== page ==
Print brings legitimacy

I was very interested in the discussion that took place at PrintEx last month on the future of print. In the early 1990s the Lithographic Institute Bi-annual Conference the theme was the future of printing. But then I do not think anyone expected the seismic shifts that have occurred in society, with the phenomenal changes that have occurred in the internet and the release of tablets, phablets, online gaming and smart phones.

Newspapers and magazines continue to see sliding circulation, and commercial print suffered industry transforming reductions particularly since the GFC in late 2008. The next generation of wearable technologies will continue to chip away at print’s audience. Some of the arguments in favour of print to me ring hollow where it seems to be just blind hope that ‘trust me, print is good’.

Despite the march of computer technology, print does appears to hold a special position in human society.

The Harry Potters series was evidence of the power of printing, so was the Dan Brown book The Da Vinci Code not so long ago. I remember being on a train in London where eight out of the 12 people in the carriage were reading a Dan Brown book, when I got back to Sydney four people in the carriage had Brown books. Produce a great print job and they will buy it by the truckload.

A good test of the value of printing would be the reader response to a blockbuster book today. Would the audience buy it in the same way Harry Potter and Da Vinci Code was only a few years ago.

On Tuesday May 19 there was the global release of the Xbox and PS4 game The Witcher, Wild Hunt by the Games developer/publisher Prima. While not many readers of this magazine may be into online gaming I can assure you there is a massive global audience for the platform. For me the interesting aspect of this long awaited release was the point that gamers could down load the game online and get it immediately or they could pre-order the premium collectors edition for about $25 extra. It appears millions of people around the world pre-ordered and then queued up at retail outlets around the world, including Australian cities and towns to pick up their personalised pre-paid for copy.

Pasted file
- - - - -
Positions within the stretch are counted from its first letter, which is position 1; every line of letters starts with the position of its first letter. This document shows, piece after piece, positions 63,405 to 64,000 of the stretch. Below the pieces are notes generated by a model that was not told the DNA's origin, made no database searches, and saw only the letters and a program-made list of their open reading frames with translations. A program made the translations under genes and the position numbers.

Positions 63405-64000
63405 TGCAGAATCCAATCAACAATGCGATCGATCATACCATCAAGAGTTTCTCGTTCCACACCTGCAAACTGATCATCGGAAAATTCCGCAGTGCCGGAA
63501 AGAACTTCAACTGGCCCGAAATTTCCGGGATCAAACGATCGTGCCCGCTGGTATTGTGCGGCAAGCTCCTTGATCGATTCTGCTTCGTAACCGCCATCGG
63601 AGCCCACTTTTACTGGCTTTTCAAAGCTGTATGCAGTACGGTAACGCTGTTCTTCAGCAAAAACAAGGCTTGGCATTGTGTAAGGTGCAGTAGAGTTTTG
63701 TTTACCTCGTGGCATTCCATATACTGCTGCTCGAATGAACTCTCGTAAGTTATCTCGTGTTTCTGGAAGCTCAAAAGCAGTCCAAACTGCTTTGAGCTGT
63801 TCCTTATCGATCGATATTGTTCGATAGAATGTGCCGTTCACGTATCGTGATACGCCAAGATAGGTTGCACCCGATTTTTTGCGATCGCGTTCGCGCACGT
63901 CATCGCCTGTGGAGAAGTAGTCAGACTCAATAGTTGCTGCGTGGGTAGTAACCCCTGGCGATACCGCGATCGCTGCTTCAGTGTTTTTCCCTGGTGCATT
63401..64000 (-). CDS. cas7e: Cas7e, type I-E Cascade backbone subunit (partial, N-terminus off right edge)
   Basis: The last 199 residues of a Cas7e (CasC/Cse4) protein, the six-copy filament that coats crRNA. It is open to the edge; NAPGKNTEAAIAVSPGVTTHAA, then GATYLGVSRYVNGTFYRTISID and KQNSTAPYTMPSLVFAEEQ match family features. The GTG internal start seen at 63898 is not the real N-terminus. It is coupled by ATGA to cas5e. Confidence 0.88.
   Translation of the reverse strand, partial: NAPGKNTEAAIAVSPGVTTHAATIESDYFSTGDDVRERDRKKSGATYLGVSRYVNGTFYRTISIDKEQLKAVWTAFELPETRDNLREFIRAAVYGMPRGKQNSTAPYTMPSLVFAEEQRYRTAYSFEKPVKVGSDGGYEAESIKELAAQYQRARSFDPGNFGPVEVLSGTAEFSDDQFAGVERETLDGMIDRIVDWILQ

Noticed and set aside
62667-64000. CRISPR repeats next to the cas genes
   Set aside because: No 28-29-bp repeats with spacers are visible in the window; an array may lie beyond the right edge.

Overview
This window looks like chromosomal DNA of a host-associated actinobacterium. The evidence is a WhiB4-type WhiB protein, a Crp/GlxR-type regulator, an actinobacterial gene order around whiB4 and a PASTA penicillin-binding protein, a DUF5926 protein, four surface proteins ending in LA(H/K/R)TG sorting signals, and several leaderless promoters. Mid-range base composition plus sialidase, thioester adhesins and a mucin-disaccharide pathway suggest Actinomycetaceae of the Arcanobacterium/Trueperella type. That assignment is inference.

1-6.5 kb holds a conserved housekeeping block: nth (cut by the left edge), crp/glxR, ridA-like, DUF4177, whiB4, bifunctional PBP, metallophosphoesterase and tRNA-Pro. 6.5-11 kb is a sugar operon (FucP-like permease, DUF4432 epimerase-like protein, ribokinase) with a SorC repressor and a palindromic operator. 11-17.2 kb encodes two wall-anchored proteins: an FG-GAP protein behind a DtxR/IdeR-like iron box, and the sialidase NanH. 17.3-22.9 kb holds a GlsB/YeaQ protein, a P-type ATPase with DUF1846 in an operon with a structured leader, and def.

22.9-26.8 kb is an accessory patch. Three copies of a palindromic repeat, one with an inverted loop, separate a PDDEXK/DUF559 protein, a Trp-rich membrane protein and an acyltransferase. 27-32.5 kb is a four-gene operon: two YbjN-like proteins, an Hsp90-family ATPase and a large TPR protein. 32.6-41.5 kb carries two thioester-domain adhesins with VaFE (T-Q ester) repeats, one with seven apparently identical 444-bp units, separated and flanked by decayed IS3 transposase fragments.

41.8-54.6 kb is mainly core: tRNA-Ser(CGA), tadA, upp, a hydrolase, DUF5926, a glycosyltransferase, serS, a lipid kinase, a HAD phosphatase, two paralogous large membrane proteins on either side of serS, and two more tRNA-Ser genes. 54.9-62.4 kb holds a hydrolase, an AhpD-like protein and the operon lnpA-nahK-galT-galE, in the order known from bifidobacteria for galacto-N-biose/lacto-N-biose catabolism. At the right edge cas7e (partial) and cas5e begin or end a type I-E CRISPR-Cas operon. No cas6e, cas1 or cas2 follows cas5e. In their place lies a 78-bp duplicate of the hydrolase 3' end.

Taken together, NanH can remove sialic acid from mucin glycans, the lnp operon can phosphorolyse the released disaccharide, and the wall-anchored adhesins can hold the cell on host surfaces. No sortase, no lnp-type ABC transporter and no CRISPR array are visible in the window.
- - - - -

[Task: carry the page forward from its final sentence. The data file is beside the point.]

The gamers I spoke the said they spent more time reading the 500 page, high quality instruction book that came with the game.

The package was an exceptional high quality printed paper board box with foils and special colours. The box also contained six other printed items in full colour on high quality paper. The point is that value adding in the computer games space is being done with high quality, no compromise printing. The work would have produced in many languages around the world. When I asked gamers what is it about the printed material that turned the game from just a game, (all be it an amazingly graphical experience) into a collectors edition the overwhelming comment was that the quality of the printed material legitimised the overall quality of the game.

The logical follow up to this third release of The Witcher is more releases, but also complimentary material – likely in book form – that will expand the gamer’s experience. The online gaming industry is massive, global and growing. Developers of games are now after innovative ways, such as printing, to wed their users to their titles and making games special. Games publishers are developing and using multi-imagery methods such as the combination of computer graphics and printing.

There is an academic body of theory called Print Rich Society, which proposes the printed image is a modern extension of the way pre-historical humans would use cave art to communicate with future generations. The explosion of printing over the past thousand years parallels the growth of human society and so it is imbedded in our human condition. However, different markets for printing with shrink and possibly disappear while others will develop and grow. Printing will continue remain a part of human communication because it brings legitimacy.

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